3. I read this book when it first came out and was quite surprised by how good it was. I didn’t see a lot of the twists coming and that’s such a rarity these days. I kept hoping that the author would follow it up with another book but so far, I haven’t heard that anything is in the works.

    • Imagine all the brainstorming and thinking that had gone into producing this work. Like you, I’m keeping an eye on her future works. 🙂

  4. I first read the book with a jaundiced eye, but the atmosphere, like you have mentioned, so sweeping and suspenseful, had quickly pulled me into the book. It’s a great read.

    • I can understand why you didn’t have too much of an expectation. I am too, afraid of the hype of a bestseller. This one is an exception. I totally didn’t see the twists coming and she ties the bundle very neatly.

  5. I loved your words on this book. I have it to read and now I’m trying to find it in my library so that I can get to it this year!

  6. The audio of this book left me mesmerized. Such a wonderful story! I just didn’t want it to end. You have certainly done it justice with your review!

    • You seem to have made the right decision for audio books. Didn’t you listen to The Little Stranger as well? Which one freakier for you? I am looking forward to her future works.

  7. I read this book ages ago but still remember it clearly. Definitely a fun, suspenseful read. Great review!

  8. This seems like a great book to follow up your Sarah Waters reads! I read it a few summers ago and really enjoyed it – it was a great pool read!

  9. Thanks for this review! My book club selected it for our August book, and I was a little sceptical. Your review has made me look forward to reading this!

  10. This was a fun read–great review. I agree with Steph, this is a good book for the pool, or the beach, this summer.

  11. A fellow blogger recommended this one to me a few years ago when I first started my blog. Sadly, I have never gotten around to reading it. Your review concurs with hers and reminds me that I need to move this up my to be read pile!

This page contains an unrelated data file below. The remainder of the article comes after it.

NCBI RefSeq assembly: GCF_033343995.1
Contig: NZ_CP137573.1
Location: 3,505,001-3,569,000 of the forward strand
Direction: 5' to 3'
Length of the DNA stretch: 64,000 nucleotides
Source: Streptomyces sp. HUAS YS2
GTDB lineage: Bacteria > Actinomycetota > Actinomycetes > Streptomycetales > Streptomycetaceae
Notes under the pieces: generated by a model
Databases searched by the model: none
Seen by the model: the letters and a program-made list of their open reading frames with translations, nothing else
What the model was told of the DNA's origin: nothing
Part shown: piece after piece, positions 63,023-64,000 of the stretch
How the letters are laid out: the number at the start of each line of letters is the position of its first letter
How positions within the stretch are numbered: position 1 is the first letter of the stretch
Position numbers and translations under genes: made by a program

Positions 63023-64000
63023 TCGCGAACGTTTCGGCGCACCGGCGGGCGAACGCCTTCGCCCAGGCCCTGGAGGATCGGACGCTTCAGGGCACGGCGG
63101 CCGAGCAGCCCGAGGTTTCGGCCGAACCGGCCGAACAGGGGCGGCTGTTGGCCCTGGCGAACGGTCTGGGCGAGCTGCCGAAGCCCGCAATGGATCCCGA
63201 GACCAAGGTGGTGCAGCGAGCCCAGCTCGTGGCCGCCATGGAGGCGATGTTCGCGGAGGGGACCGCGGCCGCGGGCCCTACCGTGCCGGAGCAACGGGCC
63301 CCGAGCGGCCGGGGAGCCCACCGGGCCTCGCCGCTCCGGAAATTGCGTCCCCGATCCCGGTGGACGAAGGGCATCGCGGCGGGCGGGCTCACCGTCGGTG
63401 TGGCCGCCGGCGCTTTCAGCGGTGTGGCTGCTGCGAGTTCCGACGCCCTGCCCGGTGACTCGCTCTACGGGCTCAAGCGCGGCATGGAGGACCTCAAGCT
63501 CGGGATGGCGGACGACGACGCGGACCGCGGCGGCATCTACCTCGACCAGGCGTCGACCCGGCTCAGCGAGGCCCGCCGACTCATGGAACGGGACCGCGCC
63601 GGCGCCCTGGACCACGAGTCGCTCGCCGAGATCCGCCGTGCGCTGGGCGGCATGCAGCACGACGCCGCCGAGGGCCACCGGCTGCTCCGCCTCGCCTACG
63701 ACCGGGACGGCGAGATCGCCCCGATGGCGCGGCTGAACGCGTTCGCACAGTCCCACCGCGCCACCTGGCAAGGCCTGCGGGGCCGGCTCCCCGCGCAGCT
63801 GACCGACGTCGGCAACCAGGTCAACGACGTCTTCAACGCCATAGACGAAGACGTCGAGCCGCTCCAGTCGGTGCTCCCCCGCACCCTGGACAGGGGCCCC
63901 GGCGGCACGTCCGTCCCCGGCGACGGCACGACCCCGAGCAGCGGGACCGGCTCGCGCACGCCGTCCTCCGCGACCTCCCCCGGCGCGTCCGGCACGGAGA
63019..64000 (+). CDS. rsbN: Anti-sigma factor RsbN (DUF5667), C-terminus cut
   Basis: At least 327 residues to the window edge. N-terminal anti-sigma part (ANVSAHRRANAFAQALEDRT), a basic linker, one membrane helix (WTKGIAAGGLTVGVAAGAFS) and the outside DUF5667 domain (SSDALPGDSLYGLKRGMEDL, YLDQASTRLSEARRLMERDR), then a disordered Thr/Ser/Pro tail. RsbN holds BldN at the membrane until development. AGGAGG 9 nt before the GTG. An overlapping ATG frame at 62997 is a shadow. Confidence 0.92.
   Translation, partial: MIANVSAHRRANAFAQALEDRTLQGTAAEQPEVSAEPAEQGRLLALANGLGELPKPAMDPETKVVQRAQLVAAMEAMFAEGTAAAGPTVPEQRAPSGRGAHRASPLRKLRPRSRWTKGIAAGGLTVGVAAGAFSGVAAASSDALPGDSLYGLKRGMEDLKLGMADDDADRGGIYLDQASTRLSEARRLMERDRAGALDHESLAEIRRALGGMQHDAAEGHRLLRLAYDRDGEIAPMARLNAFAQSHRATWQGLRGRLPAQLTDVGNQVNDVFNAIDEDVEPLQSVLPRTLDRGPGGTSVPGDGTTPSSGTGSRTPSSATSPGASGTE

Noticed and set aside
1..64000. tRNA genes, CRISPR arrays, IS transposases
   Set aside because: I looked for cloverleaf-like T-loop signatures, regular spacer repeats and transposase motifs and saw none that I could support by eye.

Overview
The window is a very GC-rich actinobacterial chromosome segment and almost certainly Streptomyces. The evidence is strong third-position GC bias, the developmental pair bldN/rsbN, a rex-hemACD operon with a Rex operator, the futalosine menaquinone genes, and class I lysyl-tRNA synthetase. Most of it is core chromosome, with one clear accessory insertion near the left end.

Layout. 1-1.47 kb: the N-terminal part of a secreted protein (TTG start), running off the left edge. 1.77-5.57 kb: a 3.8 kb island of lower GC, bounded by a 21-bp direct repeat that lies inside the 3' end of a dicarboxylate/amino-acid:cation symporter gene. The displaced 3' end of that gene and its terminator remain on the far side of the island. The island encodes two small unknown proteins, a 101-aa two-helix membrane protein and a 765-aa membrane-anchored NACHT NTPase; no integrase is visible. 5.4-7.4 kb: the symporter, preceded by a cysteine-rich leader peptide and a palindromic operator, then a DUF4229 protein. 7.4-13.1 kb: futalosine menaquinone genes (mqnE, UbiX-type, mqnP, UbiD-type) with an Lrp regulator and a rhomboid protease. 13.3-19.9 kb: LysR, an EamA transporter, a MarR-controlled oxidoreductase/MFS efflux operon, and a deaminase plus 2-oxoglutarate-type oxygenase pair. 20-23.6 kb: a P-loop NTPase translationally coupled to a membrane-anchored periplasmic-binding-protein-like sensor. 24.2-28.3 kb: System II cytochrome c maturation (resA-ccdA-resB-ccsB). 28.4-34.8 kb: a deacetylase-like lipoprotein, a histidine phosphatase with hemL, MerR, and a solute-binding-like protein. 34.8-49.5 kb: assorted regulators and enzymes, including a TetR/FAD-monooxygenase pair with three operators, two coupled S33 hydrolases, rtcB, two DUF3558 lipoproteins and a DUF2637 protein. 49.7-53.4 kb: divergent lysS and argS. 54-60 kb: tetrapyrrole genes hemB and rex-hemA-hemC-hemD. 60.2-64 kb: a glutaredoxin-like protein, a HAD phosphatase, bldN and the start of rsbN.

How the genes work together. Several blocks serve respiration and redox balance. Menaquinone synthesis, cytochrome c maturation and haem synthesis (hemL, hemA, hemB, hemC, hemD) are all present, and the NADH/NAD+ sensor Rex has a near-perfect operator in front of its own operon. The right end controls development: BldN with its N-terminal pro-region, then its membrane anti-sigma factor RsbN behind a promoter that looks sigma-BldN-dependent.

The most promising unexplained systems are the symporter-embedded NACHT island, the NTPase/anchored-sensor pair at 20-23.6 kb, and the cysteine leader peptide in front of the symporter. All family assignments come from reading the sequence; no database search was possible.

• I haven’t got around reading this novel because I have been confused with books that have similar titles: The Book Thief, The Thirteenth Tale, The Book of Lost Things…, etc. Now I have to look for The Book Thief.

  12. I bought this in hardcover when it first came out, and I still haven’t picked it up. Your review is making me think that I’ve erred and should definitely make some time for this one.

  13. When I lived in San Francisco, I participated in a local bookstore’s First Editions Club (one a month) and this is one of the books I got. But it’s been sitting on my TBR shelf ever since. I really must read it!

    Thanks for the great review.

  14. This is a perfect book for readers and book lovers. 🙂 I hope you’ll enjoy all the twists and turns.

  15. I listened to this one on audio and something about the novel just didn’t work for me. I had a hard time “suspending my disbelief” so to speak. I will admit, though, the story has stayed with me.

  16. Love, love this book, all thanks to your review! I prefer this to The Little Stranger! Kept thinking that the story she was narrating was THE thirteenth tale.

  17. […] to me. The whole time I was reading this I could only think about how much it reminded me of The Thirteenth Tale. It vaguely echoes The Glass of Time by Michael Cox but it lacks the polished style of Cox’s […]

  18. […] Diversion « … on [340] The Glass of Time …A Diversion « … on [282] The Thirteenth Tale …Marie on A DiversionStaci on A DiversionKathleen on Size […]